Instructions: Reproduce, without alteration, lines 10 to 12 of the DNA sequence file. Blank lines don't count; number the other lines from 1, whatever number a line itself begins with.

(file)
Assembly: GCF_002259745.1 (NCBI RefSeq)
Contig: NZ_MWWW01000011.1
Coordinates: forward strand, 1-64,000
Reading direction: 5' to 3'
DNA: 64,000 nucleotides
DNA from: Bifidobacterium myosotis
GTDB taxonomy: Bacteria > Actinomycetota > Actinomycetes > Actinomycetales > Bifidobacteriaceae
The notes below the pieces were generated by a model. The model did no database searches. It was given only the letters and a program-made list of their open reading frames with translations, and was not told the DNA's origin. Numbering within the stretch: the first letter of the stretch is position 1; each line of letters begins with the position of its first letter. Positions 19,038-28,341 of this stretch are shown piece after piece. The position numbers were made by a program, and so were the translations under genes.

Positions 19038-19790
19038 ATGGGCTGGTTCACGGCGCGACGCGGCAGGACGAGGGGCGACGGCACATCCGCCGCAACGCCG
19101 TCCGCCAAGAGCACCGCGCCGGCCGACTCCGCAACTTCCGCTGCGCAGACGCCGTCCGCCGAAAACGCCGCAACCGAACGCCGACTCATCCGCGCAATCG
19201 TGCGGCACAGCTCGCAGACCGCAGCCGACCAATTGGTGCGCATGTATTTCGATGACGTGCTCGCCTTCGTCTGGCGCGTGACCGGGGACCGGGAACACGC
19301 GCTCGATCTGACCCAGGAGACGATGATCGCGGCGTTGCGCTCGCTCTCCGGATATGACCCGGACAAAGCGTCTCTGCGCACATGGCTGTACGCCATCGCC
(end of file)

19038 ATGGGCTGGTTCACGGCGCGACGCGGCAGGACGAGGGGCGACGGCACATCCGCCGCAACGCCG
19101 TCCGCCAAGAGCACCGCGCCGGCCGACTCCGCAACTTCCGCTGCGCAGACGCCGTCCGCCGAAAACGCCGCAACCGAACGCCGACTCATCCGCGCAATCG
19201 TGCGGCACAGCTCGCAGACCGCAGCCGACCAATTGGTGCGCATGTATTTCGATGACGTGCTCGCCTTCGTCTGGCGCGTGACCGGGGACCGGGAACACGC